As a result of serving during the Korean War, Staff Sgt. Reckless was awarded two Purple Hearts, Marine Corps Good Conduct Medal, a Presidential Unit Citation with star, Navy Unit Commendation, National Defense Service Medal, Korean Service Medal, United Nations Korean Service Medal and Republic of Korea Presidential Unit Citation.
That is quite a list of commendations, particularly for a pony sized mare.
An article that Fox News ran recently about Sgt. Reckless tweaked my interest in uncovering more about this heroic horse. The article can be found at http://www.foxnews.com/us/2013/07/24/statue-korean-war-horse-reckless-to-be-unveiled-at-marine-museum-in-virginia/
Lieutenant Eric Pedersen the commanding officer of the Recoilless Rifle Platoon, Antitank Company, Fifth Marine Regiment, decided that his men needed a horse to help carry the 24 lb. rounds of ammunition for the Recoilless, an antitank weapon, so in Oct. of 1952 he headed to Seoul with 2 other men in search of a suitable animal. His search ended at the race track where he bought a small chestnut mare from a young Korean man using $250 of his own money. The young Korean loved his horse but his sister had suffered a leg amputation and he wanted to afford an artificial limb for her, so he parted with his horse.
Sgt Latham was charged with putting Reckless through “hoof Training” and he taught her to cross barbed wire, lay down on command, hide in the bunker and all of the other skills she’d need to carry 6-8 of the 24 lb. rounds for the Recoilless.
Reckless had other jobs, in addition to carrying the heavy ammo. She hauled the telephone wire as it was set, making the job go faster than it normally would. She also packed grenades, small-arms ammunition, rations, sleeping bags, and barbed wire.
During the Battle of Vegas, Reckless demonstrated amazing courage and endurance, making 51 trips, carrying a total of 386 rounds, which equaled 9,000+ pounds of explosives. She covered a total of about 35 miles over rough, steep terrain , all while under fire of about 500 artillery rounds an hour and twice wounded. Most of the trips that Reckless made carrying the ammunition, she made on her own, without a handler. She was truly a special horse.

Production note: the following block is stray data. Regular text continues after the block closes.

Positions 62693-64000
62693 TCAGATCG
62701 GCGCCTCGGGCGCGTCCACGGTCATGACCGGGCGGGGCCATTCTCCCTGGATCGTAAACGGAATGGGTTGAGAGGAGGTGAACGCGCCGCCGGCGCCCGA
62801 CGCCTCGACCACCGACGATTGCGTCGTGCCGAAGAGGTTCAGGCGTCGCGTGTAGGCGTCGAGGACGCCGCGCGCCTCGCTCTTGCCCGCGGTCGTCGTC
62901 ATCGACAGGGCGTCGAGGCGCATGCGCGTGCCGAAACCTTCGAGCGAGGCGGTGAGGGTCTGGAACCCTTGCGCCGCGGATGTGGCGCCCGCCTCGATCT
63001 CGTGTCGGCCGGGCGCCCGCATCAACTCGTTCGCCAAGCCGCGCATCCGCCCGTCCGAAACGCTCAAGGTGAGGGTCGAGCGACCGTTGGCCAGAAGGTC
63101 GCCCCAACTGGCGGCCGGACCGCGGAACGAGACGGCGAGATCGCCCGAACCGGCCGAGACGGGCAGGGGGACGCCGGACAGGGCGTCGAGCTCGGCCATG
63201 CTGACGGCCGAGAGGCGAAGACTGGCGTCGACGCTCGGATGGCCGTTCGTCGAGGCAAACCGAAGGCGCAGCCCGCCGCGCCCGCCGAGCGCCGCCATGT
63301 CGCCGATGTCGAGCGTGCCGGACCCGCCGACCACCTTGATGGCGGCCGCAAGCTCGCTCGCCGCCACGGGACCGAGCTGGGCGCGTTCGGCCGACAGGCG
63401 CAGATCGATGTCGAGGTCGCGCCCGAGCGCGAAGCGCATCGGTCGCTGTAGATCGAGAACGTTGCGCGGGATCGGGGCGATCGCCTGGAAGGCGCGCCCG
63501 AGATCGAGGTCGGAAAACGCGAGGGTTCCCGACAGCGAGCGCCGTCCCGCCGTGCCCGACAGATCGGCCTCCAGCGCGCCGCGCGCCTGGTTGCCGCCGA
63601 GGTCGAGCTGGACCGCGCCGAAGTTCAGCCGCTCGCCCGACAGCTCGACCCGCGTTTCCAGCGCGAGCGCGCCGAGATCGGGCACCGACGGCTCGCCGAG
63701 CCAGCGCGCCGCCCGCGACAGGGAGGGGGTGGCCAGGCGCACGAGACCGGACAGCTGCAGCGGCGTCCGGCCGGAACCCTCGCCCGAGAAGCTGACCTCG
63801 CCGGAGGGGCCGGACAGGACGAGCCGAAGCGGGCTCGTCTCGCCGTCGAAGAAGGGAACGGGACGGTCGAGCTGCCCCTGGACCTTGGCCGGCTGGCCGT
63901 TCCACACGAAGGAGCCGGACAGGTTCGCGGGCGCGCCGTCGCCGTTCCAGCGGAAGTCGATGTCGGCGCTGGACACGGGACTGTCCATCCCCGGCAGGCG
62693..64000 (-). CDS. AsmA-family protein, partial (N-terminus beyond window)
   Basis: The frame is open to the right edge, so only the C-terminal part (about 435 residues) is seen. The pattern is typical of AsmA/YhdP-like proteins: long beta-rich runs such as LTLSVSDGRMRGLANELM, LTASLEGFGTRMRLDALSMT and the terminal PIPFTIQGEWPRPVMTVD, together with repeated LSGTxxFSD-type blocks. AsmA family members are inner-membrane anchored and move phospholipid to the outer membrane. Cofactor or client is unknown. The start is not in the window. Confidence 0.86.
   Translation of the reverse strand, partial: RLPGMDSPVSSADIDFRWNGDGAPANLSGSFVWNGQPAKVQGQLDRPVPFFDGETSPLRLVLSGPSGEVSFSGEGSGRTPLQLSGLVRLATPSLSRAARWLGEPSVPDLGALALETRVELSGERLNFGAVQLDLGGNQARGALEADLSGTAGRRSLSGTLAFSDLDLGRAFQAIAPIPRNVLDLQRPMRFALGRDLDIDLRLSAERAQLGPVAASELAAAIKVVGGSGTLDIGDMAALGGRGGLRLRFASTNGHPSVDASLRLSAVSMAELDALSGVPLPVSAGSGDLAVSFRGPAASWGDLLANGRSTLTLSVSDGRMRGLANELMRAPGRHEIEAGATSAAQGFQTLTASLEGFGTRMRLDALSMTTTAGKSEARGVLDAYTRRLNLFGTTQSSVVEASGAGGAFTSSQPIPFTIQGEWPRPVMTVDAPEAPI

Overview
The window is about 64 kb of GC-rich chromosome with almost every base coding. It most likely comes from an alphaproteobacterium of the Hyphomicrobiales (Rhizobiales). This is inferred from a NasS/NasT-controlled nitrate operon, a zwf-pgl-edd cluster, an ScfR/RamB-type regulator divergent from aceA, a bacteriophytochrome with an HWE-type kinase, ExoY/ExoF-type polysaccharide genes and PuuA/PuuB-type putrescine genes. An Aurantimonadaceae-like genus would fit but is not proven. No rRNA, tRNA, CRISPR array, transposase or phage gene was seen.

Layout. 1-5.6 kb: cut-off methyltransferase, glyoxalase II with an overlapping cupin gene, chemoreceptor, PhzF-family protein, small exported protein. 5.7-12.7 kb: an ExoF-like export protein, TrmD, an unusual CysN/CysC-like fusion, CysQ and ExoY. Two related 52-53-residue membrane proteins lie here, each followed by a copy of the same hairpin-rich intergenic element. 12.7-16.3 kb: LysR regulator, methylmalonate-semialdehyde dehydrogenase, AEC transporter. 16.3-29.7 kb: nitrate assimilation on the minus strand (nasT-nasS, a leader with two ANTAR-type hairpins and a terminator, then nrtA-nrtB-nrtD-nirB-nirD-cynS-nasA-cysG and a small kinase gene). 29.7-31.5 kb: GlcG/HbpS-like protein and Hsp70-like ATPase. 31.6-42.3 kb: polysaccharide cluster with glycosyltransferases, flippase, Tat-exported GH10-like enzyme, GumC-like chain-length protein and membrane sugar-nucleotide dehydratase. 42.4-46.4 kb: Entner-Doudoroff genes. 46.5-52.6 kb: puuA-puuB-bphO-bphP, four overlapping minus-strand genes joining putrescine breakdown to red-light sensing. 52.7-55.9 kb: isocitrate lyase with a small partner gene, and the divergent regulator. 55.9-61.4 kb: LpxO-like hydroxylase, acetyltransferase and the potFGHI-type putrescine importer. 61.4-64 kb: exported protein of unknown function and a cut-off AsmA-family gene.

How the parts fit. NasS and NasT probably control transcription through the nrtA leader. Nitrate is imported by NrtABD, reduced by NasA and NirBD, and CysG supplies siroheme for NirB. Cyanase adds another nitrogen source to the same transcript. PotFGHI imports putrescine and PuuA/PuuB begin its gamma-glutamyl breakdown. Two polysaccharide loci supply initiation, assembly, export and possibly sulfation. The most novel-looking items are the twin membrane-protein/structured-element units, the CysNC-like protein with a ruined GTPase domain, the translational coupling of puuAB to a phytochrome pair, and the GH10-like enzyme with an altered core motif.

Robin Hutton decided that Reckless’ story was worth telling. She has written a screen play and also mounted a campaign to gain recognition for Reckless. The purpose of the Sgt. Reckless Memorial Fund was to raise money for two memorial monuments; one in the Washington, D.C. area and one at Camp Pendleton where Reckless lived out her life. You can find out more about this at http://www.sgtreckless.com/Reckless/Welcome.html , also at the Reckless faceBook page https://www.facebook.com/groups/sgtreckless/
On July 26, 2013 one of Robin Hutton’s Memorial goals was achieved when a beautiful 10 foot bronze of Reckless traveling up hill in full pack was placed at Semper Fidelis Memorial Park, adjacent to the National Museum of the Marine Corps.
In 1955 Andrew Geer wrote a book about reckless that’s currently out of print. If you go to http://archive.org/details/recklessprideoft011755mbp you can down load a free copy; pdf, e-book, kindle, or read it online. Geer also writes about the young Korean who raised Reckless and gives us a better picture of life in Korea during that era. “Reckless, Pride of the Marines” is a fascinating read and once you go through it you may decide it’s a story to share with youngster’s as well. And while I recommend that you check out Robin Hutton’s efforts about Reckless, as well as all of the current online news about America’s War Horse, don’t miss reading Geer’s account that was written so freshly after the Korean War.
I hope you’ll check out more about heroic Reckless, America’s War Horse and the men who loved her.
Thanks for joining me at U.S. Horsemanship